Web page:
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New Mexico State University

New Mexico State University

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NMSU Entomologist Gives Chile Shipping Advice

LAS CRUCES -- Now that the 1998 chile crop is maturing, grocery stores, farmers' markets and roadside stands are filling up with the pungent pods. This may satisfy appetites of local chile heads, but friends and relatives living out of state often don't want to miss out.

"If you are shipping chile out of state, be aware of the requirements and avoid costly delays and package rejections," said Carol Sutherland, entomology specialist with New Mexico State University's Cooperative Extension Service.

California and Arizona have border inspection stations to check incoming fruits, vegetables and other agricultural products for pests. These stations help keep pests not known in those states from establishing in new areas, Sutherland explained. Shippers should comply with requirements at the stations to ensure that packages get to their destinations.

"If you are driving and taking fresh chile with you for personal use or as gifts for friends or relatives, be sure to get an itemized sales receipt from the salesperson in New Mexico," Sutherland said. "A dated receipt with the farm or market name and New Mexico address would be best for establishing what the product is, the amount involved and its origin."

Not all agents at the border stations and package inspection areas know what chile is and what various varieties look like. Having the written information readily available and permitting agents to inspect chile will make your trip easier, she said.

People planning to transport large amounts of chile, more than a few sacks, for example, should consider getting a state phytosanitary certificate from the New Mexico Department of Agriculture in Las Cruces. "For a nominal charge, some general information from you, and a day's notice to prepare the form, the state "phyto" will speed your visit through the border checkpoints," Sutherland said.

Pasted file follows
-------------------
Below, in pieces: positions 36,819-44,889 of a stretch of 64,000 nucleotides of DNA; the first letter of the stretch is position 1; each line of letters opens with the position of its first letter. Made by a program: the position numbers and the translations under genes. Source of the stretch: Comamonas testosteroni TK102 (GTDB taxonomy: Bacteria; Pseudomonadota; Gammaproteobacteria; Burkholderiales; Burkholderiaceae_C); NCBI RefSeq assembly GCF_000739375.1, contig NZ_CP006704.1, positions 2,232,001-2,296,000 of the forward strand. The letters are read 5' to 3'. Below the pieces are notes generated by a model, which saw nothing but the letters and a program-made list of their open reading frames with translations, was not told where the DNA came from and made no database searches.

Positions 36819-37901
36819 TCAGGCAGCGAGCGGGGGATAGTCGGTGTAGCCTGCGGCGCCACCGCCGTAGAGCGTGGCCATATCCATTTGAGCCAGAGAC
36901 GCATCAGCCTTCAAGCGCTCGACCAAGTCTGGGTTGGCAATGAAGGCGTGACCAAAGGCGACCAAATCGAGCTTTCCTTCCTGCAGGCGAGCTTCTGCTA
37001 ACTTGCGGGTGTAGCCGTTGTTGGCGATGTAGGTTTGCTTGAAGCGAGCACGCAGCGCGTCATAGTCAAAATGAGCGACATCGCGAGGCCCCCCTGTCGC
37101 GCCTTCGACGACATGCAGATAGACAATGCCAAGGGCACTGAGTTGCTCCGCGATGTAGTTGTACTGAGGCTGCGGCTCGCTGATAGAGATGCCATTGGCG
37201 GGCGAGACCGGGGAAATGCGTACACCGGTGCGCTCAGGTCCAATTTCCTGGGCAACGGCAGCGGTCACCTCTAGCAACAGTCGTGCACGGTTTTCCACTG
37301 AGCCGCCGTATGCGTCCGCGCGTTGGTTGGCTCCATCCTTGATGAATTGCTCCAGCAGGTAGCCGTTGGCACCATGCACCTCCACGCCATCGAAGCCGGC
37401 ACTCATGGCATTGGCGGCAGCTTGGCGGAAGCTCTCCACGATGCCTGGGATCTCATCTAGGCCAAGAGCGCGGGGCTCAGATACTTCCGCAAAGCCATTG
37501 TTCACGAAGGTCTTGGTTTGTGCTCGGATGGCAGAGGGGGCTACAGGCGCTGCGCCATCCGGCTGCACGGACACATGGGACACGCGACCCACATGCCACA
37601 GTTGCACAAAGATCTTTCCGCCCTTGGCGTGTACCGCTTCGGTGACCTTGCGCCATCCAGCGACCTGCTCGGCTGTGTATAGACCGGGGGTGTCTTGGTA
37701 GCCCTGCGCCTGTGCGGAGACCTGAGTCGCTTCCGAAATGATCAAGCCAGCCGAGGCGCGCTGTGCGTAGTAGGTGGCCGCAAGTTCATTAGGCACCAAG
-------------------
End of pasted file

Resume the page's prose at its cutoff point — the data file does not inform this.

Packages of chile also can be mailed or shipped to relatives and friends. Cushion the chile with paper towels or similar absorbent materials. To avoid rot problems, don't use plastic. Pack each box tightly and secure with strapping tape. On the face of the box, plainly print the name and address for the destination and your complete return address.

In the package's lower left corner, write diagonally "Contents: Hot Chile Peppers." Below that, write: "Origin: New Mexio," followed by name of the county in which the peppers were grown. Put the same information on a sheet of plain paper, slipping it inside the box flaps, Sutherland recommended. This way, if the box is opened at an inspection point and the original address is lost or destroyed, the enclosed information can be taped back on the box to ensure its arrival.

It's normal for packages to be inspected at various mail or freight shipping hubs in some states. Those with agricultural materials inside are likely to be opened for inspection. This may delay delivery a little, but should not harm quality, well- packed produce, she said. The "Contents" and "Origin" statements on the outside of the box should help get the produce through inspection and on to its destination faster.

"Finally, make sure the recipient knows the package is coming," Sutherland advised. "That way, those tasty pods can be cleaned and refrigerated promptly for everyone's enjoyment."